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right turn.pngConservative lawmakers did not waste any time in getting partisan legislative proposals started for the next session that starts in January. Some controversial proposals are already public, just two weeks since the election, and they include:

  • "Personhood" Anti-Abortion Legislation - Similar to legislation recently rejected in Mississippi, Del. Bob Marshall has already filed a "Personhood" bill for the upcoming session. (Washington Post, Virginia's Legislative Information System)

  • Ending Criminal Background Checks for Gun Purchases - The Virginian-Pilot reports, "Gun-rights advocates have lobbied Gov. Bob McDonnell to scrap the program... Efforts to cancel the state's 22-year-old background check system... could be debated in the upcoming General Assembly session." This will likely be just one of many pro-gun proposals from conservatives.

  • Undoing Compromise Redistricting - Conservatives led by Republican Leader Tommy Norment would redo this year's Virginia State Senate and House redistricting to be more favorable to Republicans. (Virginia Gazette) Conservatives are also trying to stall Congressional redistricting until January, in order to pass a map that will protect their 8 - 3 Republican Congressional majority and eliminate the creation of a second minority seat. (Washington Post)

  • Conservative Immigration Policy - New legislation, and legislation copied from other states, will have significant anti-immigrant impacts on Virginia law enforcement, businesses, social and medical services, education, and housing. (Change Servant)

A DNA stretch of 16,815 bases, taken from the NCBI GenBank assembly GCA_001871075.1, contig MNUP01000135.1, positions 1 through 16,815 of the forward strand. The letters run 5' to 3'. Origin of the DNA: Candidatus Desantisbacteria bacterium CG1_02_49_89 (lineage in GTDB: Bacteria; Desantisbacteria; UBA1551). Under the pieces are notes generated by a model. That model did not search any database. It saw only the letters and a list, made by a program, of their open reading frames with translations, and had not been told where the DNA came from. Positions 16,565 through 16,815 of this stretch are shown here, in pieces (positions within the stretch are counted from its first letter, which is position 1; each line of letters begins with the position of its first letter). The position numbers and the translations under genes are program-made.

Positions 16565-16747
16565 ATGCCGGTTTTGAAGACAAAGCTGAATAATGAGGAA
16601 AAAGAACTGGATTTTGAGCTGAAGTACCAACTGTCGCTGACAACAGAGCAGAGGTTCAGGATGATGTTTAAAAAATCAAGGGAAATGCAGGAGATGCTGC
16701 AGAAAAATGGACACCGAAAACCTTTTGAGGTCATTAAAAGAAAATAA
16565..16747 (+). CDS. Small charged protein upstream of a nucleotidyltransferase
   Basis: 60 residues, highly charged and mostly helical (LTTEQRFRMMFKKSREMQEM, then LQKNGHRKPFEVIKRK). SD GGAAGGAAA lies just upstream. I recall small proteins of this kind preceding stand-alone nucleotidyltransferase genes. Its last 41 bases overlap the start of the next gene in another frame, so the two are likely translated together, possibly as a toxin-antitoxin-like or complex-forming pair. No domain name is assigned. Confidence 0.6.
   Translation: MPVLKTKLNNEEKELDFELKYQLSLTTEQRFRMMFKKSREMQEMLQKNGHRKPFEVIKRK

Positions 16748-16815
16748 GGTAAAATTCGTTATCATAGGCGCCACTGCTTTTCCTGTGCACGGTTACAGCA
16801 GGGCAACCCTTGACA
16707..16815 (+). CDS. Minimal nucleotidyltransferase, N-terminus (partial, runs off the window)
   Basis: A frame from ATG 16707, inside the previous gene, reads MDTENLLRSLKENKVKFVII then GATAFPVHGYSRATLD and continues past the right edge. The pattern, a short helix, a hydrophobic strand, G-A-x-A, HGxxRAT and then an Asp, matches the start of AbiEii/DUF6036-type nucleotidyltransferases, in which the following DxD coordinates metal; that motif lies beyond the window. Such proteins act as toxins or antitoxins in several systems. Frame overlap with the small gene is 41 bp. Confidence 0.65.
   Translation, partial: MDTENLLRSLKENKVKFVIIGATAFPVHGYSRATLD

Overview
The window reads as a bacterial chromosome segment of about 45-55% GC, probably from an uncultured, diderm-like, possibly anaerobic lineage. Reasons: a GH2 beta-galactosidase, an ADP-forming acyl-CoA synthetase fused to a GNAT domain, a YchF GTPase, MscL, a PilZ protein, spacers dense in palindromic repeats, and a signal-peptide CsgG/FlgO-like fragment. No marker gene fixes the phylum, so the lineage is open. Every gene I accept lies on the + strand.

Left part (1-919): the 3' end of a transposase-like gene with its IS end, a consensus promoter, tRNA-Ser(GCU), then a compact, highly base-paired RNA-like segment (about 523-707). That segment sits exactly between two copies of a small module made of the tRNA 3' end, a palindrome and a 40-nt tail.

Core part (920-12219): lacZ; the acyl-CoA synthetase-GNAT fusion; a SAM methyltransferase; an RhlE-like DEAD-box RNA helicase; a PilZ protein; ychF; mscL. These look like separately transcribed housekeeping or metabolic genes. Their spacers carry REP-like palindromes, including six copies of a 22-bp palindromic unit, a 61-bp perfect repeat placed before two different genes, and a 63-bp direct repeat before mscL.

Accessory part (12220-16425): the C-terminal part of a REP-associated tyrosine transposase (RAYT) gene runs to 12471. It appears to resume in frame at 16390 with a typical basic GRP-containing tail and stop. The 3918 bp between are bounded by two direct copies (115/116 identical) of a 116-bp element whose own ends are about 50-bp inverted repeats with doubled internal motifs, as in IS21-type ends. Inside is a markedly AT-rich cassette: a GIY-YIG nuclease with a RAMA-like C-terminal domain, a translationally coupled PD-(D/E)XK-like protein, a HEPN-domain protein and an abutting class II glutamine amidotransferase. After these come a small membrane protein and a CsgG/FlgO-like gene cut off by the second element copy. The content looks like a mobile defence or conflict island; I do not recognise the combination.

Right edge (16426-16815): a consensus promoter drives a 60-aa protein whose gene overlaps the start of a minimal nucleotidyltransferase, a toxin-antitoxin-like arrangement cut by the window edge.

• Anti-Union Legislation - Del. Marshall has filed a bill to prohibit state revenue for the Dulles metro project if there is a project labor agreement. (VA Legislative Information System) Senate candidate George Allen also recently voiced opposition to Project Labor Agreements. (Progressive Point)

  • Removing a Ban on Uranium Mining - Conservative lawmakers will likely help the uranium industry remove Virginia's 30-year ban on uranium mining in the Commonwealth. (Keep the Ban)

  • Exempting VA Coal Companies from the Clean Water Act, Clean Air Act, and All Federal Regulations - Last year, conservatives passed legislation in the House of Delegates that would exempt any products mined, manufactured, or produced in any other way and sold in Virginia from all federal regulations. That means coal companies would be exempt from the Clean Water Act and utilities would be exempt from the Clean Air Act if they were burning coal mined in Virginia. (Virginia Chapter Sierra Club) This will very likely be put forward again in January.

  • Major Budget Cuts and Layoffs - Gov. McDonnell will soon submit a budget that will likely include layoffs and cuts of up to 6% for Virginia agencies, as well as many changes disingenuously labeled "reforms" from McDonnell's commission that excluded Democratic members. (Richmond Times Dispatch Oct. 28, 2011; Richmond Times Dispatch Nov. 20, 2011)

Also likely to return is a proposal to change pension plans from defined-benefit to defined-contribution--a conservative plan to hand over teachers and firefighters' retirement accounts to Wall Street for them to gamble away. (Virginian-Pilot) We can expect many other conservative legislative proposals, such as school vouchers, anti-transparency measures, and a right-to-work constitutional amendment.

Following Republican gains in Virginia's State Senate and House, conservative lawmakers believe they will be able to force through ideological and controversial bills that had previously been stopped by the State Senate. These proposals are not in the best interest of Virginians and we cannot allow them to become law because we weren't paying attention.

ProgressVA will continue to keep this list updated as new conservative legislative proposals surface.